Stocks finished Tuesday’s lackluster session slightly higher, as many investors opted to stay on the sidelines of the stock market after a disappointing report on U.S. retail sales and another increase in crude oil prices.
With Hurricane Ivan threatening oil rigs in the Gulf of Mexico, crude futures moved higher for the second straight day. A barrel of light crude settled at $44.39, up 52 cents, on the New York Mercantile Exchange.
Sluggish automotive sales resulted in a 0.3 percent drop in retail sales for August, worse than the 0.1 percent economists had expected. However, when auto sales were removed from the equation, sales were actually up slightly for the month — though not enough to completely assuage Wall Street’s concerns or encourage most investors to make new buys.
“People are very hesitant to make mistakes. To make a commitment right now, it’s like being in a life raft out in the middle of the ocean by yourself,” said Michael Murphy, head trader at Wachovia Securities in Baltimore. “Until we get some good news, it’s just going to be like this. People looking for reasons not to buy stocks.”
The Dow Jones industrial average rose 3.40 points, or 0.03 percent, to 10,318.16, while the broader Standard & Poor’s 500-stock index advanced 2.51 points, or 0.2 percent, to 1,128.33. The Nasdaq composite index, full of technology shares, added 5.02 points, or 0.3 percent, and closed at 1,915.40.
While the overall retail sales report from the Commerce Department was disappointing, diffusing the positive momentum from July’s 0.8 percent increase, the reading was better once auto sales were removed. Without them, retail sales rose 0.2 percent for the month, in line with Wall Street’s expectations.
However, with consumers unwilling to spend on big-ticket items like cars, Wall Street was concerned that they remained nervous about the economy and may cut their spending further.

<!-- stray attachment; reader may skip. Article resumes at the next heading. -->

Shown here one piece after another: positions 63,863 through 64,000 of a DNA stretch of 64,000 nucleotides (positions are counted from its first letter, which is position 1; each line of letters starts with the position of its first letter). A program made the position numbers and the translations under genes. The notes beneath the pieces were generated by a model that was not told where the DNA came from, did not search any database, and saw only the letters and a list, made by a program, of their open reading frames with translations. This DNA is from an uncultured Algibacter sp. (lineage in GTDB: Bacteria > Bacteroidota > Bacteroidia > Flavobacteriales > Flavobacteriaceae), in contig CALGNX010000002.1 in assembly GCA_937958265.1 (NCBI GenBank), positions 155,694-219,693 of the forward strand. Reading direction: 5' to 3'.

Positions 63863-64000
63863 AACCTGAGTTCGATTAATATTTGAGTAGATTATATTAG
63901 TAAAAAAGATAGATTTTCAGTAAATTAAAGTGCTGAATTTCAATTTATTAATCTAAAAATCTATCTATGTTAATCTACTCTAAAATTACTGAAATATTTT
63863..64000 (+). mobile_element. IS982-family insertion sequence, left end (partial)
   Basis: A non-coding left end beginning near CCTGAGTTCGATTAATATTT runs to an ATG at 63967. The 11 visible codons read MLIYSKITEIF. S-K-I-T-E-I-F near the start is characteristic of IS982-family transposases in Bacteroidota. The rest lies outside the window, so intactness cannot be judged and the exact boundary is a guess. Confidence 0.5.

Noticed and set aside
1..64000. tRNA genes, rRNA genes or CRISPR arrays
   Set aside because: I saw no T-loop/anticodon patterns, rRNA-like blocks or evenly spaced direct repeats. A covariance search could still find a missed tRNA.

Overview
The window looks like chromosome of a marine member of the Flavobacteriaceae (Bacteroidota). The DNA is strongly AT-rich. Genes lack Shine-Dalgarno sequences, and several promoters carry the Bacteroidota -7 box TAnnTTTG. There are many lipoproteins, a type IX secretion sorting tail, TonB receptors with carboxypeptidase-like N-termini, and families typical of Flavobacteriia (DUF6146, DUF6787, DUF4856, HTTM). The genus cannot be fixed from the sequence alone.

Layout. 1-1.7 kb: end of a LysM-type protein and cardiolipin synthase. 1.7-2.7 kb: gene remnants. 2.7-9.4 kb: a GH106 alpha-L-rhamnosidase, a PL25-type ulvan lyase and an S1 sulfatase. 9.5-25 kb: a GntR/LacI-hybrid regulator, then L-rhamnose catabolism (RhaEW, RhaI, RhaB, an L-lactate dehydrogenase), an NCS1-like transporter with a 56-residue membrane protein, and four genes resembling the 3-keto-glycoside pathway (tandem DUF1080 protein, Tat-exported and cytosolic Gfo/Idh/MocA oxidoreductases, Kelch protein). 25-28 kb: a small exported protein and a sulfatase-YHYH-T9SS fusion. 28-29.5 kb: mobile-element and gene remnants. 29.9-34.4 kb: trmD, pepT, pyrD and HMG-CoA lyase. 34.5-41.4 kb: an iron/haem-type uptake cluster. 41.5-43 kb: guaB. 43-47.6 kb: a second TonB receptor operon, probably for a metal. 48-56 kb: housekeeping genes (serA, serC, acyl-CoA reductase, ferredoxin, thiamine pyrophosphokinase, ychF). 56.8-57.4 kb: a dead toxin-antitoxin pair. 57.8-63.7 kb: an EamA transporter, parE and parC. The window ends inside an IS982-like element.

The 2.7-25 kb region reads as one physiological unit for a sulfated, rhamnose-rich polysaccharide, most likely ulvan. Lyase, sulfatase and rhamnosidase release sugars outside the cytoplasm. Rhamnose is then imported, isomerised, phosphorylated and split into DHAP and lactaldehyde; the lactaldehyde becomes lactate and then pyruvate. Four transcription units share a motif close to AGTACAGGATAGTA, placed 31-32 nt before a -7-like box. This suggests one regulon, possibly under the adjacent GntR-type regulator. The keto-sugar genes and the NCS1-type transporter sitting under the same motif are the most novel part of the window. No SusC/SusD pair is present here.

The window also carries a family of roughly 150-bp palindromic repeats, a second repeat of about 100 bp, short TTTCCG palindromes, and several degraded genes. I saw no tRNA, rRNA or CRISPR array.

“It’s no mystery that consumers are spending more on energy and fuel costs, and that’s started to filter down,” said Scott Wren, equity strategist for A.G. Edwards & Sons. “What this boils down to is we need something that’s going to encourage consumers and help drive spending. We need to see better job growth and a better overall economy.”
Investors sent U.S. automakers’ shares lower on the cloudy outlook; Ford Motor Co. and General Motors Corp. have already cut back production on 2005 models due to soft demand. Ford lost 12 cents to $13.98 and General Motors fell 35 cents to $42.65, while DaimlerChrysler AG edged 2 cents higher to $43.53.
Other sectors that lost ground Tuesday included materials and utility stocks, while healthcare, consumer discretionary stocks and technology made modest gains.
Many retailers are already adjusting their outlooks to reflect lower consumer spending. Office Depot Inc. said it expects its third-quarter earnings to fall below Wall Street estimates, and cut its full-year outlook due to slumping sales. Office Depot tumbled $1.10 to $15.10.
Supermarket chain Kroger Co. was down 72 cents at $15.98 after reporting a 25 percent drop in earnings for the second quarter, blaming the decline on higher debt payments and a grocery workers strike. The company missed Wall Street expectations by 8 cents per share.
Home decor chain Pier 1 Imports Inc. saw its sales fall in the latest quarter, sending its earnings 43 percent lower from a year ago. While Pier 1 beat analysts’ forecasts by a penny, the company lowered its 2004 outlook. Pier 1 nonetheless gained $1.06 to $18.90.
McDonald’s Corp. rose 43 cents to $27.60 after the fast-food company raised its annual dividend from 40 cents to 55 cents, a $690 million increase in its payout to investors.
Software maker Oracle Corp. closed 7 cents lower at $10.55 prior to its latest quarterly earnings report, which came out after the regular trading session ended.
Overseas, Japan’s Nikkei stock average rose 0.4 percent. In Europe, Britain’s FTSE 100 closed down 0.3 percent, France’s CAC-40 dropped 0.5 percent for the session and Germany’s DAX index slipped 0.1 percent.